City officials are trying again to revitalize the deteriorating Oldtown Mall in East Baltimore.
Saying momentum is building for east-side redevelopment, the Baltimore Development Corp. has begun acquiring nonhistoric property in the mostly vacant pedestrian mall and is seeking a private developer to build a new housing and retail project that would complement plans for a nearby grocery store.
Plans to reinvent the mall, which started to decline more than a decade ago, and bring in a grocery store have fallen through in the past. But projects that are proposed and under way nearby have made the area ripe for redevelopment, said M.J. "Jay" Brodie, president of BDC.
For one thing, Continental Realty Corp., which has been working for three years to put a shopping center on 5 city-owned acres next to the mall, is finally piquing the interest of full-service supermarkets as potential anchors, Brodie said. And East Baltimore Development Inc. is making visible progress in its 88-acre urban redevelopment and biotechnology park under way near the Johns Hopkins medical campus.
"The timing is better now than it was," Brodie said. "Continental is still talking to grocers, and there is interest, which is heartening. And the coming along of EBDI [redevelopment] is helpful. It's close enough so people who might be interested in Oldtown see that EBDI is not just a dream now."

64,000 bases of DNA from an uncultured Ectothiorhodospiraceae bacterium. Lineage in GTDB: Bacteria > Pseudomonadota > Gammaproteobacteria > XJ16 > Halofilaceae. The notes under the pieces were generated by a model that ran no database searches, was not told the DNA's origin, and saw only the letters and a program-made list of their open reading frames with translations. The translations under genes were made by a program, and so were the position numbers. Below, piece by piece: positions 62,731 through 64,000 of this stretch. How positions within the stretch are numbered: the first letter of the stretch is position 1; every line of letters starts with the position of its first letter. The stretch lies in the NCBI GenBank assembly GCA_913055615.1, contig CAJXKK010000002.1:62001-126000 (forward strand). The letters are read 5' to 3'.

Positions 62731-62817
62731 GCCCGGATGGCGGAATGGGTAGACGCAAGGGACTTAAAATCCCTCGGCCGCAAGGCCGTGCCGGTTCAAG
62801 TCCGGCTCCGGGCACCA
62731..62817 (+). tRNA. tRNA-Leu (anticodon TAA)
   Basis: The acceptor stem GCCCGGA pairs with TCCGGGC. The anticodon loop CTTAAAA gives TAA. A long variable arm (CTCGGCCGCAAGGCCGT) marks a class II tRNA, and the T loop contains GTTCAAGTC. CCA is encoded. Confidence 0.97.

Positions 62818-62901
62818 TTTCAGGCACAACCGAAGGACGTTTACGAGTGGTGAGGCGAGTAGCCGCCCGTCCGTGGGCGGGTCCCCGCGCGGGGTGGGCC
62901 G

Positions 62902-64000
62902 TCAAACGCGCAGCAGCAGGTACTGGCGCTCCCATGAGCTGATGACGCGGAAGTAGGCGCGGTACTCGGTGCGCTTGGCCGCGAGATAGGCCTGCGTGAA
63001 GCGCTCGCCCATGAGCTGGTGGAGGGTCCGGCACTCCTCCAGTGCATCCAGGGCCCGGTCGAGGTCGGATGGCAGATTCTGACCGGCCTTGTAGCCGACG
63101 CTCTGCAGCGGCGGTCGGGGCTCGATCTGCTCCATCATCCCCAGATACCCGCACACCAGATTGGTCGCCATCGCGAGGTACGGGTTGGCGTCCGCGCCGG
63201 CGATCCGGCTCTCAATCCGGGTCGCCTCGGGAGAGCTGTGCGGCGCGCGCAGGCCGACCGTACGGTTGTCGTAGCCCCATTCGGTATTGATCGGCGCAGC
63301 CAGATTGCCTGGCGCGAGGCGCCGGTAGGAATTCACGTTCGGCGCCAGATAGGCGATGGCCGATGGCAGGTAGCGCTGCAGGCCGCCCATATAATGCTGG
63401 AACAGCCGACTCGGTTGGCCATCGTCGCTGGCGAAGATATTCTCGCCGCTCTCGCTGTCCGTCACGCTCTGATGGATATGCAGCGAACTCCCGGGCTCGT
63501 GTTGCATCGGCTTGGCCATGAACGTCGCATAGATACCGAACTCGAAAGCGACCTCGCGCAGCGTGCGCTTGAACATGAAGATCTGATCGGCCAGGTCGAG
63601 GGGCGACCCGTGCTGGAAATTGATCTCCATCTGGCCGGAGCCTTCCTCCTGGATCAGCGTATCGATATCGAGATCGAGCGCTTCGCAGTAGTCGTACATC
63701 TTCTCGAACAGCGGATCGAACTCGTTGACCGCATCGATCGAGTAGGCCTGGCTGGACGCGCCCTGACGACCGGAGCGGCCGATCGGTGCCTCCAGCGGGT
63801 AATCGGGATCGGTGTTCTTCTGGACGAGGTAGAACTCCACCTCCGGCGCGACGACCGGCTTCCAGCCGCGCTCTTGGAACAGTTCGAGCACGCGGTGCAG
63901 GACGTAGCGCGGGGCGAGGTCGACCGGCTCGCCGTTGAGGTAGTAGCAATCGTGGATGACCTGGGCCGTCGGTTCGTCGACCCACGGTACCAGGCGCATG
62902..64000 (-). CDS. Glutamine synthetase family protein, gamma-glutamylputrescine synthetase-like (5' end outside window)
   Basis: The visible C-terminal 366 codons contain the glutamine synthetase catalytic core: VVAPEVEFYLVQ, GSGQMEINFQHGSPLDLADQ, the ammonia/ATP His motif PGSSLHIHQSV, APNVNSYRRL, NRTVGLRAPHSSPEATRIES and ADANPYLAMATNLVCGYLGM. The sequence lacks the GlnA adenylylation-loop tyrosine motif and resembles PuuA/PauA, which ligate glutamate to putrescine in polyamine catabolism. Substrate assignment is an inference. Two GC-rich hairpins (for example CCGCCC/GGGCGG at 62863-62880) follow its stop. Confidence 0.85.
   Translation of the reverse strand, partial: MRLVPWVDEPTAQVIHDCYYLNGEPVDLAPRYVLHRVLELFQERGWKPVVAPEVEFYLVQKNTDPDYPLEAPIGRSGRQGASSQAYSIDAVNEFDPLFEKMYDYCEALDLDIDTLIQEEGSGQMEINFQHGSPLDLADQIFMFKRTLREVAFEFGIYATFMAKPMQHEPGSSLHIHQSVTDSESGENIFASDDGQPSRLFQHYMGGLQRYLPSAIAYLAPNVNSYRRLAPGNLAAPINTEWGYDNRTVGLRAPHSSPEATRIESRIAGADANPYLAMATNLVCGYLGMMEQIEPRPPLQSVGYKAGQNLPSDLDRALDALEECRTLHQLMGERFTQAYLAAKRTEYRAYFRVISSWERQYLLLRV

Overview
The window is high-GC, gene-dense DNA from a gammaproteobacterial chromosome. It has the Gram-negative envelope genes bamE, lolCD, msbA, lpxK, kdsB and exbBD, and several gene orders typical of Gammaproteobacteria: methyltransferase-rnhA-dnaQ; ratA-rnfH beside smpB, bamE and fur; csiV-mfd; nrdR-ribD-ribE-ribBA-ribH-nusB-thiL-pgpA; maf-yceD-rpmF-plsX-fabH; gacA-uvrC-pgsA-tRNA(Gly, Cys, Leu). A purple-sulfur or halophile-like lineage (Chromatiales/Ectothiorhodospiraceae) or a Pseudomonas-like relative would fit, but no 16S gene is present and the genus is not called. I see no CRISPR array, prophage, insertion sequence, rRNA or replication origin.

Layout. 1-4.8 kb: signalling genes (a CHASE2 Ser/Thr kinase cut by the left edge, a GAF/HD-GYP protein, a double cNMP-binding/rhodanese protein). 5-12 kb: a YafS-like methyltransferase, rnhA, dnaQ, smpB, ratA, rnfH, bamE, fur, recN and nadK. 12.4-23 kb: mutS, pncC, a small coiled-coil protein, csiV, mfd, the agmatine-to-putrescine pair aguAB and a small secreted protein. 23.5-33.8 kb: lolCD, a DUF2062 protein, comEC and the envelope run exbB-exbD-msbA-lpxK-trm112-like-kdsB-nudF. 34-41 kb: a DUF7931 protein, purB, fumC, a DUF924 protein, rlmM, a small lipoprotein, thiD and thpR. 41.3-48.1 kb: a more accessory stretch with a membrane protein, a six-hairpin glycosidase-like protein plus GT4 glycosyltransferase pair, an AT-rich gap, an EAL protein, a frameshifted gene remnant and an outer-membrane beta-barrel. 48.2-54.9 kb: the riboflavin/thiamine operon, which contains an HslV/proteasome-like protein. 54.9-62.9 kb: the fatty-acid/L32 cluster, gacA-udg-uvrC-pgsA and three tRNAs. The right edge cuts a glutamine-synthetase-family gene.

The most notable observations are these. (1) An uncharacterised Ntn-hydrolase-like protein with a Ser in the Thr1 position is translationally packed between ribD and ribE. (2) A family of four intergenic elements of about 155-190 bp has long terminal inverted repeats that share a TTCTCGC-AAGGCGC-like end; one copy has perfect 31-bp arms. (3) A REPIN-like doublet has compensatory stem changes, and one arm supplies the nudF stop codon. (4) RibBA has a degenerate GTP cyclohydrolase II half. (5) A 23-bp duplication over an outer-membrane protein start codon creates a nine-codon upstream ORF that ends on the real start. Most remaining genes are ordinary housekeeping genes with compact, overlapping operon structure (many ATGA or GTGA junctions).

The city has started making offers on properties in the mall south of Monument Street at Orleans and Ensor streets.
The BDC expects the acquisition of 21 small properties on Oldtown Mall and three nearby parking lots to take about a year. The economic development agency, which has put out a request for development proposals, would then negotiate to sell the property to a developer.
Meanwhile, the BDC is continuing to negotiate a land sale to Continental, which was selected to develop the 5-acre site in 2005.
Continental also is interested in taking on the mall redevelopment, said Gene Parker, Continental's chief operating officer. Parker said Continental plans to submit a bid to the BDC by the June 4 deadline.
More than one grocery store has expressed interest in coming to the Oldtown site, Parker said. But he said the developer won't be able to pursue a supermarket more seriously until the city awards the mall redevelopment project.
"We want to be careful about moving too quickly," he said. "We want to make sure we take the time and do the project right. What we do will depend on the size of the parcel. You only have so many shots with retailers. We want to be definite about the timing and size of the project."
City officials have been trying to redevelop the mall in one of the city's oldest commercial districts for years.
The shopping district, with dozens of historic, turn-of-the-century buildings, was turned into a pedestrian mall in the 1970s, when four blocks of North Gay Street were closed to traffic.
But the mall lost customers after nearby high-rise housing was demolished. Neighborhood residents have long hoped for a supermarket, but developers selected previously were never able to move forward.
"We've tried to figure out what more does it take to make the Oldtown area come alive again," Brodie said. "We've held community meetings and said we believe we need more acquisition authority."